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|Title:||A Color Filter Array Interpolation Method Based on Sampling Theory|
|Keywords:||Sampling;Aliasing;Digital signal processing;Color image processing;Color filter array;Image interpolation|
|Publisher:||Georgia Institute of Technology|
|Description:||Digital cameras use a single image sensor array with a color filter array (CFA) to measure a color image. Instead of measuring a red, green, and blue value at every pixel, these cameras have a filter built onto each pixel so that only one portion of the visible spectrum is measured. To generate a full-color image, the camera must estimate the missing two values at every pixel. This process is known as color filter array interpolation. The Bayer CFA pattern samples the green image on half of the pixels of the imaging sensor on a quincunx grid. The other half of the pixels measure the red and blue images equally on interleaved rectangular sampling grids. This thesis analyzes this problem with sampling theory. The red and blue images are sampled at half the rate of the green image and therefore have a higher probability of aliasing in the output image. This is apparent when simple interpolation algorithms like bilinear interpolation are used for CFA interpolation. Two reference algorithms, a projections onto convex sets (POCS) algorithm and an edge-directed algorithm by Adams and Hamilton (AH), are studied. Both algorithms address aliasing in the green image. Because of the high correlation among the red, green, and blue images, information from the red and blue images can be used to better interpolate the green image. The reference algorithms are studied to learn how this information is used. This leads to two new interpolation algorithms for the green image. The red and blue interpolation algorithm of AH is also studied to determine how the inter-image correlation is used when interpolating these images. This study shows that because the green image is sampled at a higher rate, it retains much of the high-frequency information in the original image. This information is used to estimate aliasing in the red and blue images. We present a general algorithm based on the AH algorithm to interpolate the red and blue images. This algorithm is able to provide results that are on average, better than both reference algorithms, POCS and AH.;Ph.D.;Committee Member: Altunbasak, Yucel; Committee Member: Chang, Gee-Kung; Committee Member: Mersereau, Russell; Committee Member: Morley, Thomas; Committee Member: Schafer, Ronald|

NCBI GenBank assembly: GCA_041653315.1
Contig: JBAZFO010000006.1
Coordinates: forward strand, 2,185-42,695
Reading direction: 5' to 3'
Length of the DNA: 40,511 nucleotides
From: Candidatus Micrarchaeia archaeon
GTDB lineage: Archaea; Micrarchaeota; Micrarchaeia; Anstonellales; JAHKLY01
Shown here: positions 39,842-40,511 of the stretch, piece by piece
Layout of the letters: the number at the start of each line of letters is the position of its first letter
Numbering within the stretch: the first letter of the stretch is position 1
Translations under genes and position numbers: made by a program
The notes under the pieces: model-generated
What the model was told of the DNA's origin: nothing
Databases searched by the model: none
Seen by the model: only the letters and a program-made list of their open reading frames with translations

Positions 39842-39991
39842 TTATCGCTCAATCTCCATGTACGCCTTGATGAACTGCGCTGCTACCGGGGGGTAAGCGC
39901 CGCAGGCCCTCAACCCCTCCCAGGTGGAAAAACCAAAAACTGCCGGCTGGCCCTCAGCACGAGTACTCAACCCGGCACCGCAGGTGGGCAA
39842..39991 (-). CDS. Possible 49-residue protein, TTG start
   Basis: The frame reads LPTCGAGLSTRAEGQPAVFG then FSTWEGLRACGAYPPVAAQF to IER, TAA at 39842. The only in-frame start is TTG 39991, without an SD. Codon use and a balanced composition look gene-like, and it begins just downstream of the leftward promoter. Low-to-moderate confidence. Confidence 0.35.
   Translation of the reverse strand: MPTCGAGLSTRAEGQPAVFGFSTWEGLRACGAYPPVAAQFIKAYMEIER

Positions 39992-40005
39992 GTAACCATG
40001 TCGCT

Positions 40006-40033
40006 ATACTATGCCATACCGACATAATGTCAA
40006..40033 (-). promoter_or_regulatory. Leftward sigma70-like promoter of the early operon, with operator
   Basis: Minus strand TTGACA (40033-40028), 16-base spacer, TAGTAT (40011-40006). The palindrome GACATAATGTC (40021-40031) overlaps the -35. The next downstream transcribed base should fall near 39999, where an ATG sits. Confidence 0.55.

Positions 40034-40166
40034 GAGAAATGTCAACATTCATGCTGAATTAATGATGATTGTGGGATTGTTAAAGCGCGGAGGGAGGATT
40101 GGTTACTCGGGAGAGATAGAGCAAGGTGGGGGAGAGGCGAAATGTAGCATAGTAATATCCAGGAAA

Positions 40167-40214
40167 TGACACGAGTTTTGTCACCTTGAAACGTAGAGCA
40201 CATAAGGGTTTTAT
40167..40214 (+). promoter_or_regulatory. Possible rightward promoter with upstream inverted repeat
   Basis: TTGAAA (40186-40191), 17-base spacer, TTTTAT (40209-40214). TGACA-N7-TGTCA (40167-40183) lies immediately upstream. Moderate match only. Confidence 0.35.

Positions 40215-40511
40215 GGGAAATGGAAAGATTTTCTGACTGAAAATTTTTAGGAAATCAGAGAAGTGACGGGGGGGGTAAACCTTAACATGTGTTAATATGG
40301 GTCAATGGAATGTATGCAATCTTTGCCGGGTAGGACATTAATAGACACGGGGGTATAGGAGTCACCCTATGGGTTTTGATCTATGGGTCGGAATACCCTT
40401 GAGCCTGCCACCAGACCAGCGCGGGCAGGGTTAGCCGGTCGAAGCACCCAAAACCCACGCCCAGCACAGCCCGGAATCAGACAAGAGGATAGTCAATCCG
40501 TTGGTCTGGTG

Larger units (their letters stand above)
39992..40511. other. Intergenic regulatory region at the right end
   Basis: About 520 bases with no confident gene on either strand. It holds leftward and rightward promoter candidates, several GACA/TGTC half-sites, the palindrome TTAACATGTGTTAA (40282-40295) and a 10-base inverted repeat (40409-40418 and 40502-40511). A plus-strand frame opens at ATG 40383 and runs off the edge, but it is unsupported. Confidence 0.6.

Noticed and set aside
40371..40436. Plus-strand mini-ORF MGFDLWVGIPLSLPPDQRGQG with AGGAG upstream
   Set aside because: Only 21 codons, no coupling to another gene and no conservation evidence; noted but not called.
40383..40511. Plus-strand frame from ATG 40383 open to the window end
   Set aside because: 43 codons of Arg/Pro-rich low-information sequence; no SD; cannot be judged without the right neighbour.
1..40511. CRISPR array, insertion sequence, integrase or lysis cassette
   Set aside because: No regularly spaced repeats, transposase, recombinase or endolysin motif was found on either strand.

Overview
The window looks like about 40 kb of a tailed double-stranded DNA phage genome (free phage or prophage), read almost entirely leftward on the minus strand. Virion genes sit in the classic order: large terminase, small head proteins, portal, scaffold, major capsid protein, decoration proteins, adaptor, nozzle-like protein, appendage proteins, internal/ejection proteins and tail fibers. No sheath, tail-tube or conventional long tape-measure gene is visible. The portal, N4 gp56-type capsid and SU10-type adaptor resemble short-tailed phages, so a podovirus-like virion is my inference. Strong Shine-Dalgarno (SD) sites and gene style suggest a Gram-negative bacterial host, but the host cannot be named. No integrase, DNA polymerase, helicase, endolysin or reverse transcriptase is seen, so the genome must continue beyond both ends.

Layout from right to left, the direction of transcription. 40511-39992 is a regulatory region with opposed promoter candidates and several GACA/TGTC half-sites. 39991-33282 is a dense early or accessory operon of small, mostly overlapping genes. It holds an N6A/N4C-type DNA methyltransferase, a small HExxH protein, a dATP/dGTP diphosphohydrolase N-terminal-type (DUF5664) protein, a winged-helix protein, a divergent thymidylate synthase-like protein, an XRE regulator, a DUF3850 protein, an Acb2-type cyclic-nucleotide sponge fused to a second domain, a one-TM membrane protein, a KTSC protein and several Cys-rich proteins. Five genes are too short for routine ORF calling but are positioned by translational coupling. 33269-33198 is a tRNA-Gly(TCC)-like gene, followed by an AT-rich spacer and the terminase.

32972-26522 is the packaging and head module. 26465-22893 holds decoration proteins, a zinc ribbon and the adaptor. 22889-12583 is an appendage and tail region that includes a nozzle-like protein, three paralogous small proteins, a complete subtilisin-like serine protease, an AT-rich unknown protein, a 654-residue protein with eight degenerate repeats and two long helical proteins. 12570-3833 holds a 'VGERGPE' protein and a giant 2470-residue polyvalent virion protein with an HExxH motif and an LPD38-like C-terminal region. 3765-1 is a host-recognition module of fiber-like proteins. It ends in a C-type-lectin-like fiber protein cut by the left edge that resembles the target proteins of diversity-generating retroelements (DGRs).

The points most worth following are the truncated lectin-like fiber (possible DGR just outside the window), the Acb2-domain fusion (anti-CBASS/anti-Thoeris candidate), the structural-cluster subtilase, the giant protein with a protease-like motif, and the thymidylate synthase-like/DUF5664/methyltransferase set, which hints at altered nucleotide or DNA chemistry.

|Type Of Material:||OTHER|
|Appears in Collections:||College of Engineering (CoE)|
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